Reading a novel like this I feel I should be kissing Jordan?s feet. How anyone can create such an immense intricate world filled with such deep, diverse characters is just mind blowing. I?ve listened to the first two books in this series and can?t wait for audible to come out with the rest. I was happy to find that this second book started right where the first left off with all the same characters to whom I had grown attached in the first book. Listen to The Eye of the World first.
After the incredible experience and the shattering end of the first book, Jordan expands on this world, having introduced many parts of the world in the first book which play a bigger part in this story. It makes the reader feel they have an intimate connection to the world as the stories that were introduced in the first book are explored in further detail here. New villains and old ones, betrayal and treachery, make you fear for the characters you feel close to.
Be forewarned that if you hate mental narratives, this book is probably not for you. You will spend long periods of time in minds of different characters, each giving you unique perspectives on the world and other characters. Like the first book, this book has some of the most thrilling action sequences I?ve encountered in my reading. In fact, there is a bit more action than in the first, though Jordan doesn?t neglect to continue developing the characters and world.
The readers are superb! There are two readers, a man for scenes where you?re following a male character and a woman for when you?re following a female. They capture perfectly the emotion of each character and scene. I?m relatively new to audio books, and these reader make a great case for how listening to a story is so far superior to reading one. Their voices paint the world with a clarity not possible when reading (written word is so primitive, huh?).
Great books! Can?t recommend highly enough.
4.5 stars. I had a ton of fun listening to this book! It?s basis in historic medieval Japan sets a strong foundation for an intricate fantasy world in which warlords battle for dominance. Characters are diverse, bound by honor or willing to do whatever it takes, many use deceit and cunning, others brute force and terror tactics. An ancient mysterious clan of people called the Tribe, masters of subterfuge, uses their meta-human powers to shift the balance of power among the warlords. The charisma, vileness and personalities of the characters shine through and hone the sharpness of their excitement and pleasure, their pain and loss. Gripping, Enthralling and Tragic!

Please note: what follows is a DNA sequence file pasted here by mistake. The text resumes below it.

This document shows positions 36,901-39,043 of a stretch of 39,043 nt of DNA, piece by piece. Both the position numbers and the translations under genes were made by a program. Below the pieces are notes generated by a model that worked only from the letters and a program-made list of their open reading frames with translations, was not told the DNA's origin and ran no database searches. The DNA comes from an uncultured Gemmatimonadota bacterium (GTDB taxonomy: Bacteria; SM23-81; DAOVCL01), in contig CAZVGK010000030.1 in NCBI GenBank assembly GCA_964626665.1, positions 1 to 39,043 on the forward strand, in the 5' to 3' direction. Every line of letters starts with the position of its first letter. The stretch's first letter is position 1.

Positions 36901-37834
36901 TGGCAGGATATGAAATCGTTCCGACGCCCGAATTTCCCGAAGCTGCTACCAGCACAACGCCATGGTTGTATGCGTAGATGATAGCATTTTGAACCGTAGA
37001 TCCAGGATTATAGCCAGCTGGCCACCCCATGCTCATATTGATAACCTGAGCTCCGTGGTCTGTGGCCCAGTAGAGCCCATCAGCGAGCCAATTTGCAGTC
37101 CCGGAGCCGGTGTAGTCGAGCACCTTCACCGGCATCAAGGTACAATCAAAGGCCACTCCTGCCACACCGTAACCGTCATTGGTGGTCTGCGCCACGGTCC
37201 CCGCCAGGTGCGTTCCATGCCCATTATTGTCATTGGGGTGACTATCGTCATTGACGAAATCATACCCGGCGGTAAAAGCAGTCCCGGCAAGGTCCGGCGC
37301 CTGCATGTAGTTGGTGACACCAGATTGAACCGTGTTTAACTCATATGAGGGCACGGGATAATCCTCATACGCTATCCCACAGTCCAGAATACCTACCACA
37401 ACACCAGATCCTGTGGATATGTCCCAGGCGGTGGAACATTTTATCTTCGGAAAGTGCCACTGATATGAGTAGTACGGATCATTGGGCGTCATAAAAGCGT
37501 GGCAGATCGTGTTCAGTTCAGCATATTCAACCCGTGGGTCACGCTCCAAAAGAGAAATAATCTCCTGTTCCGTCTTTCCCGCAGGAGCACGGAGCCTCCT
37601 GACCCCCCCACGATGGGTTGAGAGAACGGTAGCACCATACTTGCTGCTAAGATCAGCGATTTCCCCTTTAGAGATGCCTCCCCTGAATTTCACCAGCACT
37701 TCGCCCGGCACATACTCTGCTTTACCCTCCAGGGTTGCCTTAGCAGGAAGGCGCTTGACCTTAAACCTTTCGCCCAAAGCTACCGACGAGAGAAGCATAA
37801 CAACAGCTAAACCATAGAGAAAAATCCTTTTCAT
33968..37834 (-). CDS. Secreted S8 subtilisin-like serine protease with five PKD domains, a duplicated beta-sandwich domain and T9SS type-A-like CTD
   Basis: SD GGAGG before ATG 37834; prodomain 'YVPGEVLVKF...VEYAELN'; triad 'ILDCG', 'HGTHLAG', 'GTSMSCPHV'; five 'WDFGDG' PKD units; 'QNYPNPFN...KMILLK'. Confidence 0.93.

The story is told from the perspective of each of the two main characters, Takeo and Kaede. This makes for a very intimate experience with each of these people, knowing their every thought, sensation and feeling. I loved following Takeo through his self realization of his buried talents and the unfolding of the huge role he would play in the world after growing up in such a sheltered small town. The end of the story left me feeling unfulfilled and wanting more. Fortunately, this is the first book in a trilogy.
I liked the fact that this book used two readers, one for each of the characters whom the story follows (male for the voice of Takeo, female for the voice of Kaede). My only objection would be that I didn?t particularly enjoy the female reader. She reads slowly, to the point where she is annoying and her intonations do not fully capture the passion and suspense of the moments. The male reader is very good.
I read this book 18 years ago as a child soon after first reading Tolkiens works, and enjoyed it more than those books (sacrilege I know, but this is a great, and very fun fantasy world). I was rather apprehensive about listening to this book again after reading some of the reviews here, fearing that I would be greatly disappointed and destroy the fond memories I had of it. The 18 years and hundreds of fantasy stories I?ve read since allowed me to experience it as new and I had a great time with it.
Of course it is true that there are similarities to LOTR, but to call this robbery or that it ruins the story would be a big stretch and only be denying yourself a enjoyable experience. Like many fantasies, this is the story of young men coming of age in a perilous world facing an impending doom and only through them overcoming their fears and facing the darkness may the world be delivered into the light once again. This is a classic theme dating back to the Greek epics and loved by fantasy addicts everywhere. For the best of the genre, try Jordan, but Brooks creates a world I enjoyed spending my time in.